+Finally, we'll need a similar action for our addition expression rule. Here's the complete grammar including actions:
+
+ @start = expr;
+ expr = addExpr;
+ addExpr = multExpr ('+'! multExpr {
+ PUSH_FLOAT(POP_FLOAT() + POP_FLOAT());
+ })*;
+ multExpr = primary ('*'! primary {
+ PUSH_FLOAT(POP_FLOAT() * POP_FLOAT());
+ })*;
+ primary = atom | '('! expr ')'!;
+ atom = Number {
+ PUSH_FLOAT(POP_FLOAT());
+ };
+
+
+### Interlude: Checkout the Example Project (with ParseKit Dependency)
+
+OK, time to [checkout the ParseKit MiniMath Example](https://github.com/itod/ParseKitMiniMathExample/zipball/master) project. This project includes [ParseKit](https://github.com/itod/parsekit) as an external dependency.
+
+### Generating Parser Source Code
+
+Now that our MiniMath grammar is complete, we can use ParseKit to generate Objective-C source code for our parser.
+
+Open the MiniMath Xcode project, then select and run the **ParserGenApp** target.
+
+**ParserGenApp** is actually a target in the embedded ParseKit sub-project, and is the way you convert your ParseKit grammars into Objective-C source code.
+
+Paste the MiniMath grammar into the large text area at the bottom of the ParserGenApp window, and select the options shown below.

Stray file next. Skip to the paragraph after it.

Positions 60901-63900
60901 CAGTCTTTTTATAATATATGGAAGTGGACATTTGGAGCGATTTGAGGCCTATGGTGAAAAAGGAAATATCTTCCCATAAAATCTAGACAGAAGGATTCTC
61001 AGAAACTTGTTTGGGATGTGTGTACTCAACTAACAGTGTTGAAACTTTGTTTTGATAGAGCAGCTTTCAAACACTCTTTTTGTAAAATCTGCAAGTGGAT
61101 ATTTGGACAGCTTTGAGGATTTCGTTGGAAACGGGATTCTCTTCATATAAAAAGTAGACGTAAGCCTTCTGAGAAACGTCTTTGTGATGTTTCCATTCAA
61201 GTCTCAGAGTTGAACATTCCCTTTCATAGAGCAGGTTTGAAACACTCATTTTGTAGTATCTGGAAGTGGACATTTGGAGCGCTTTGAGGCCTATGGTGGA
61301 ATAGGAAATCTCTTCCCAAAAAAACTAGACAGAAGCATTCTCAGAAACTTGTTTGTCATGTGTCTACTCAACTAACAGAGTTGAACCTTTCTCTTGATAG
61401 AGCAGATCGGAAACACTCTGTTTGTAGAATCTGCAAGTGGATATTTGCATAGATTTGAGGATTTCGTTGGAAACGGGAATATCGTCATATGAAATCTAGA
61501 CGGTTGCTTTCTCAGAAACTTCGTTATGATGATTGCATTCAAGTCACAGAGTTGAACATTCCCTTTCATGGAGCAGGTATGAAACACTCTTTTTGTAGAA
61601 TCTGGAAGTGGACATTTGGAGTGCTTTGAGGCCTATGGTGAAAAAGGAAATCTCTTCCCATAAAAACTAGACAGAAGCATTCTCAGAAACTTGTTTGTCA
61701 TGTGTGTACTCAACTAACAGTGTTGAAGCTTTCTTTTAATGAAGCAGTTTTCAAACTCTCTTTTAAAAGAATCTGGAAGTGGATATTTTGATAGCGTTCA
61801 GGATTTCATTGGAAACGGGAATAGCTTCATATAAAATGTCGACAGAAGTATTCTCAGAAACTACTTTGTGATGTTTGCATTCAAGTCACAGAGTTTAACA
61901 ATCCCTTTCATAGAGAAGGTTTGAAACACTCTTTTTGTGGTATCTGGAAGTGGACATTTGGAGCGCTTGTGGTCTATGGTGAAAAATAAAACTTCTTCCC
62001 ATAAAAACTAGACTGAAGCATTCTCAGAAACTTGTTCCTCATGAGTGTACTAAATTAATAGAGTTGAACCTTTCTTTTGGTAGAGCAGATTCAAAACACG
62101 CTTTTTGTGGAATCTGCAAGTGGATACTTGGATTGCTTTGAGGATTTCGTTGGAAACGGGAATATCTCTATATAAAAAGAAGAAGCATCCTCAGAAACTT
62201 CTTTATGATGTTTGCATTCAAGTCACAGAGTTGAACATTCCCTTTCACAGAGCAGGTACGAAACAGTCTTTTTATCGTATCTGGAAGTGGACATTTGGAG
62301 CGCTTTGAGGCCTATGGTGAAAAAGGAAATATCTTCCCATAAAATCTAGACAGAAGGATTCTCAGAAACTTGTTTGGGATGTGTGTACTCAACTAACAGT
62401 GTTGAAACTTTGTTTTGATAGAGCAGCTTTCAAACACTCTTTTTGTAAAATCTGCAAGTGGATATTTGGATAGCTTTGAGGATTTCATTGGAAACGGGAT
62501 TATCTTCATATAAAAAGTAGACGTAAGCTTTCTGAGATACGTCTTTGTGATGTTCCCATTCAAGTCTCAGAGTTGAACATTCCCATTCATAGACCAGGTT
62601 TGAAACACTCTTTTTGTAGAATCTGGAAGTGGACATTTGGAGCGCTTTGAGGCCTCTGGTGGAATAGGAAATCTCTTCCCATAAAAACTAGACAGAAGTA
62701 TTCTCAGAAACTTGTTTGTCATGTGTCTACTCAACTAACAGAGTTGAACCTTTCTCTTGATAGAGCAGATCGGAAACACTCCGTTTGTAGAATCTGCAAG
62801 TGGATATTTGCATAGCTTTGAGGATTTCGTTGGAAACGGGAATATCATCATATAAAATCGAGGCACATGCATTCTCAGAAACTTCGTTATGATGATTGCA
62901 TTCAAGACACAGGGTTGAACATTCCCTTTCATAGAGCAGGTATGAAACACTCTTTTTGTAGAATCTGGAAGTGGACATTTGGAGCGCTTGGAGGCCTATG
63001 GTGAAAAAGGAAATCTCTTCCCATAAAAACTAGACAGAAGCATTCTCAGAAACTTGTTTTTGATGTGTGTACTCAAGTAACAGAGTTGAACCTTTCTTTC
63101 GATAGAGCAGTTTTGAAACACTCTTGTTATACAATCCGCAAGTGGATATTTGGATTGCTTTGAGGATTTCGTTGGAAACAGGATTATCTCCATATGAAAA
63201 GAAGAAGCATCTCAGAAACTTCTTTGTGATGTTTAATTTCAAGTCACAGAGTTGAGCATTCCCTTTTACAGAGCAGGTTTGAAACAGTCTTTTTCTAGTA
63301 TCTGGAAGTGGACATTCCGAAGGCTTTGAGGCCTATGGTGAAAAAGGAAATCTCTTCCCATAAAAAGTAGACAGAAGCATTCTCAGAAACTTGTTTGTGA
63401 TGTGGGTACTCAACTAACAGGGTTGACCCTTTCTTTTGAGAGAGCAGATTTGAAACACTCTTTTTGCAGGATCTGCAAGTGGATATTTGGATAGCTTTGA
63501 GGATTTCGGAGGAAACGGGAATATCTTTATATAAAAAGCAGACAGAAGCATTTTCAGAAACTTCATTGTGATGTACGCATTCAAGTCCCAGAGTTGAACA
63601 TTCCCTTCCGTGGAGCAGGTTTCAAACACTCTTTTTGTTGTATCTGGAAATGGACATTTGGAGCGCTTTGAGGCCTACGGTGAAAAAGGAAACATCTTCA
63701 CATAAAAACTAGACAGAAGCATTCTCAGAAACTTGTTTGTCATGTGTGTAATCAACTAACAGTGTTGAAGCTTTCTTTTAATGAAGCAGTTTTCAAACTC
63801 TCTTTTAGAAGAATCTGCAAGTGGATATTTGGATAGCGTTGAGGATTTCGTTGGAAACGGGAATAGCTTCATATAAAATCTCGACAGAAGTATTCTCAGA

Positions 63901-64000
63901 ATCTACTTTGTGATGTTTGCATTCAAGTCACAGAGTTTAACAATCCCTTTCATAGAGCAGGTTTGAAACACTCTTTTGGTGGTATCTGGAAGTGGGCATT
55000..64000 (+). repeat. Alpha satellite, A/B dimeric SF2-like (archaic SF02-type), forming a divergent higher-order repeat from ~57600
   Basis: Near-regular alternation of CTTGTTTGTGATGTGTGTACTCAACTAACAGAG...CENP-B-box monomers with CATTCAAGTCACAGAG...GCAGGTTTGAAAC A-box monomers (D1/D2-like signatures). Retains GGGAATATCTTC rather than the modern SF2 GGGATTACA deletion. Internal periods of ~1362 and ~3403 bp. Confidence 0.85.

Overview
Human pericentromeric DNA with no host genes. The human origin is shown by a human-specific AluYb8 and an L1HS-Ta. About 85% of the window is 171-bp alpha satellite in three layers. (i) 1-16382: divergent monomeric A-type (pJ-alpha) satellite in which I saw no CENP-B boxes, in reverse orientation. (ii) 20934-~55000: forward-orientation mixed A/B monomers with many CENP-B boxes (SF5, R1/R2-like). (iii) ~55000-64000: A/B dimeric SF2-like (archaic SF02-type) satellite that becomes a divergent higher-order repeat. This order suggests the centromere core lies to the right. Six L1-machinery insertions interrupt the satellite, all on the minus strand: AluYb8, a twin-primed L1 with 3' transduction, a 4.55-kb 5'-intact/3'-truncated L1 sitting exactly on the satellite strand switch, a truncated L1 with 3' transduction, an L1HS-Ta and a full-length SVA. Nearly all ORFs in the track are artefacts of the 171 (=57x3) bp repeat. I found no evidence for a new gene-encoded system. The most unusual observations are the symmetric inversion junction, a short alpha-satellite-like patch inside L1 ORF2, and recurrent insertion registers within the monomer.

+
+![ParserGenApp](http://parsekit.com/github/parsergen.png)
+
+Click the **Generate** button and notice that a [MiniMathParser.h](https://github.com/itod/ParseKitMiniMathExample/blob/master/MiniMath/MiniMathParser.h) [MiniMathParser.m](https://github.com/itod/ParseKitMiniMathExample/blob/master/MiniMath/MiniMathParser.m) file have been created, and appear on your Desktop. You'll need to drag this source code into your app's Xcode project.
+
+![Produced Files](http://parsekit.com/github/files.png)
+
+### Run the MiniMath Example iOS App
+
+Now switch to the **MiniMath** target. This target is an example iOS app with an **input** textfield, **calc** button and a **result** textfield:
+
+![MiniMathApp](http://parsekit.com/github/app_empty.png)
+
+Here's the impelementation of the `calc:` Action attached to the **calc** button:
+
+ - (IBAction)calc:(id)sender {
+ NSString *input = [_inputField text];
+
+ MiniMathParser *parser = [[MiniMathParser alloc] init];
+
+ NSError *err = nil;
+ PKAssembly *result = [parser parseString:input assembler:self error:&err];
+
+ if (!result) {
+ if (err) NSLog(@"%@", err);
+ return;
+ }
+
+ // print the entire assembly in the result output field
+ [_outputField setText:[result description]];
+ }
+
+
+And here's the app after computing a result:
+
+![MiniMathApp](http://parsekit.com/github/app.png)